Arguably, one of the best ways to burn calories is doing an activity you already enjoy. Plus, adding a little nature and beautiful scenery into the mix doesn’t hurt either. While snow may seem like a cold annoyance for some, it does bring about the opportunity to partake in a new set of fun outdoor sports.
Favorite outdoor winter activities
Exercising outdoors in the winter has many positive benefits. One such benefit is the fact there is far less humidity in the air. Sometimes humid, heavy-feeling air can drag you down and tire you out faster while cold air leaves you feeling invigorated. Strengthening your heart is another benefit of winter workouts. That’s because your heart needs to pump harder in order to send blood throughout your body.
The body ends up burning more calories than normal when it is out in the cold. It simply needs to work harder in order to maintain your core temperature among the elements. In fact, a regular paced walk taken in the winter can burn up to 50 percent more calories than if you were to take that same walk in the summer.
One of the best calorie burning outdoor activities is cross-country skiing. The Olympic sport is a fun and efficient way to exercise a large number of muscles all at once. You can burn anywhere from 400 to 730 calories in an hour depending on your weight. Additionally, cross-country skiing has positive effects on your heart. The more muscles you work, the more your body needs to supply oxygen to those muscles and to do so, your heart has to work harder. After several weeks of cross-country skiing, some people report lower resting heart rates. The lower your resting heart rate, the healthier you are.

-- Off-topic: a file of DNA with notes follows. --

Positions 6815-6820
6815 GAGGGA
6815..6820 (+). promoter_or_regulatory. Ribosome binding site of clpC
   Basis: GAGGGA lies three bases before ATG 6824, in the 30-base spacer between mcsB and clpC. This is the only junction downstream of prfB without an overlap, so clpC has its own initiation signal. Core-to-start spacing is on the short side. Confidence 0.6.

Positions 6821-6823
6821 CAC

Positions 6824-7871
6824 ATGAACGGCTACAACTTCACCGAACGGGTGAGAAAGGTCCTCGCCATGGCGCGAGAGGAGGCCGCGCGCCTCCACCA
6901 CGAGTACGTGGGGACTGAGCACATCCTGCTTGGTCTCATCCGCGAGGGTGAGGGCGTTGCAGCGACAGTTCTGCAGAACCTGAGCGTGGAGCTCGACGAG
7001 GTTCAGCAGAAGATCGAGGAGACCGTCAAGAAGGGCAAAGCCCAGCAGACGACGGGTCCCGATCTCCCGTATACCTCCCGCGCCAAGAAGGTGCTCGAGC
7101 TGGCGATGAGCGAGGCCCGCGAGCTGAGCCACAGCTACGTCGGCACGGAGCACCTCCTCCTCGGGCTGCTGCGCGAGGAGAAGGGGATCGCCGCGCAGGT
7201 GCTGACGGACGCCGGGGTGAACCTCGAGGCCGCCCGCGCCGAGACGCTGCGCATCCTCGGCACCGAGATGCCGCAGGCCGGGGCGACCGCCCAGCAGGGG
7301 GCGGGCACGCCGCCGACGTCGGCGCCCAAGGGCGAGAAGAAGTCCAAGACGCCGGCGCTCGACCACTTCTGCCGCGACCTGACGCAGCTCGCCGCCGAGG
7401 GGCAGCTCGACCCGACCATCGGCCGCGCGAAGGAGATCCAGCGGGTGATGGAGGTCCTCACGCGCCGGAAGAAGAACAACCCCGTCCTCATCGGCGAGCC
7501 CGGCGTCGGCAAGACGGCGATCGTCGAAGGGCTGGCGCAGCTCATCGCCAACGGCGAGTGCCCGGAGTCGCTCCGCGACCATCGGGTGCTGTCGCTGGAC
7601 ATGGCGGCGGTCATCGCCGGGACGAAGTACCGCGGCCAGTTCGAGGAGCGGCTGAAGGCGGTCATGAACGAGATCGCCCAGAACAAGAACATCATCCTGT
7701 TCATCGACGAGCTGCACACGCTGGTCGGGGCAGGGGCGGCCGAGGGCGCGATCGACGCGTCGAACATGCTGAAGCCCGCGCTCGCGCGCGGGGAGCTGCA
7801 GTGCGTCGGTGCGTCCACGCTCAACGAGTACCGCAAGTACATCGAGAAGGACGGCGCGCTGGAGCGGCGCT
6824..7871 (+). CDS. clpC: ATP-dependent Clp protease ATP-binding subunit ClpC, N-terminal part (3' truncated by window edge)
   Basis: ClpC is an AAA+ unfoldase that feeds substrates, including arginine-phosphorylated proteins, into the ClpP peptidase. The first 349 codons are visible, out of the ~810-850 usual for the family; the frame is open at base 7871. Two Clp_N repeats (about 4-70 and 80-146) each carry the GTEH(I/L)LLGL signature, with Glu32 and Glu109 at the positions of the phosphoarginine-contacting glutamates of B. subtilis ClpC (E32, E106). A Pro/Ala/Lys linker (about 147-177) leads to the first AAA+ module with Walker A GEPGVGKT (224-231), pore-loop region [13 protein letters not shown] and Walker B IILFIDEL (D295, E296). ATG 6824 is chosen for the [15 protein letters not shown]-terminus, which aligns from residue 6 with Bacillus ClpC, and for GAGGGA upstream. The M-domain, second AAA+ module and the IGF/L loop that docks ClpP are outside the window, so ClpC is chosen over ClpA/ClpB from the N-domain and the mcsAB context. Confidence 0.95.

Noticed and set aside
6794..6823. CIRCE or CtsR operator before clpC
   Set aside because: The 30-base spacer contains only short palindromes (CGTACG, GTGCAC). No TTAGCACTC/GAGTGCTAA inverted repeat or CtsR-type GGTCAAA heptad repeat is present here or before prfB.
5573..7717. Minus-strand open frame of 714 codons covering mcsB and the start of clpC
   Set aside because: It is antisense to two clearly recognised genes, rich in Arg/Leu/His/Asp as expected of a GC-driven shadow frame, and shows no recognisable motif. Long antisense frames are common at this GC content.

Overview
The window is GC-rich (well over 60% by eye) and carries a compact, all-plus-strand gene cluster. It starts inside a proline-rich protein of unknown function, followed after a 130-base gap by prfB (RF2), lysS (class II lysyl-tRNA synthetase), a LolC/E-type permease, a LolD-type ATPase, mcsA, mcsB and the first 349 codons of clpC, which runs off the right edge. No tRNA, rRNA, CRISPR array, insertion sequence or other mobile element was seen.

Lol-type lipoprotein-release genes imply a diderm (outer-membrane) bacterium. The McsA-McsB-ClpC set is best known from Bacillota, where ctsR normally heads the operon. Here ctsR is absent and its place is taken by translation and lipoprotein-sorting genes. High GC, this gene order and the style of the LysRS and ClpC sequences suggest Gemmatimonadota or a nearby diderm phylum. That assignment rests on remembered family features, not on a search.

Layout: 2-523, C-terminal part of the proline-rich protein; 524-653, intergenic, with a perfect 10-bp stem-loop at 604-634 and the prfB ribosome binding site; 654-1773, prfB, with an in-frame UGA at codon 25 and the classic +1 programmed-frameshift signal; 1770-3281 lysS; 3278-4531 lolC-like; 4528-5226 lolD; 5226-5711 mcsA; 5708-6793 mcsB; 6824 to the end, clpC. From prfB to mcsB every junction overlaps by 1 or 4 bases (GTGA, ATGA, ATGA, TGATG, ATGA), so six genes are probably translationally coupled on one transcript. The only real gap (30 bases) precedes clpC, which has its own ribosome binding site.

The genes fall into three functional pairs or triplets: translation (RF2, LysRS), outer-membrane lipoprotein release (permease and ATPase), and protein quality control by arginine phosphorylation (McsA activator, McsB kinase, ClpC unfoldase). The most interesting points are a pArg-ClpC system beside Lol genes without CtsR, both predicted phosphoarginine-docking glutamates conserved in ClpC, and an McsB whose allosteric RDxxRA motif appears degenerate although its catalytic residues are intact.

Here’s a look at some other popular outdoor activities and the amount of calories you can burn doing them.
Less fun but necessary winter chores
Your winter chores are actually a great way to burn calories. Shoveling snow may seem like a necessary evil, but next time you’re clearing your driveway, remember you’re also exercising. The average person can burn anywhere from 400 to 500 calories an hour while shoveling snow by hand. Even though shoveling snow is merely a chore, you should treat it as if you’re working out. Be sure to pace yourself by dividing a big job into several 20-minute segments. While it may seem silly, you’ll also want to limber up with some stretches beforehand in order to protect your heart and back. Lastly, don’t forget to listen to your body. If you experience chest pain, shortness of breath, lightheadedness or nausea, head indoors.
Other winter chores that aid in calorie burn include:
- Using a Snow Blower – 100 calories per 30 minutes
- Cleaning snow off the roof – 224 calories per hour
- Scraping Ice off Car Windows: 56 calories per 15 minutes
- Chopping and Stacking Wood – 200 calories per 30 minutes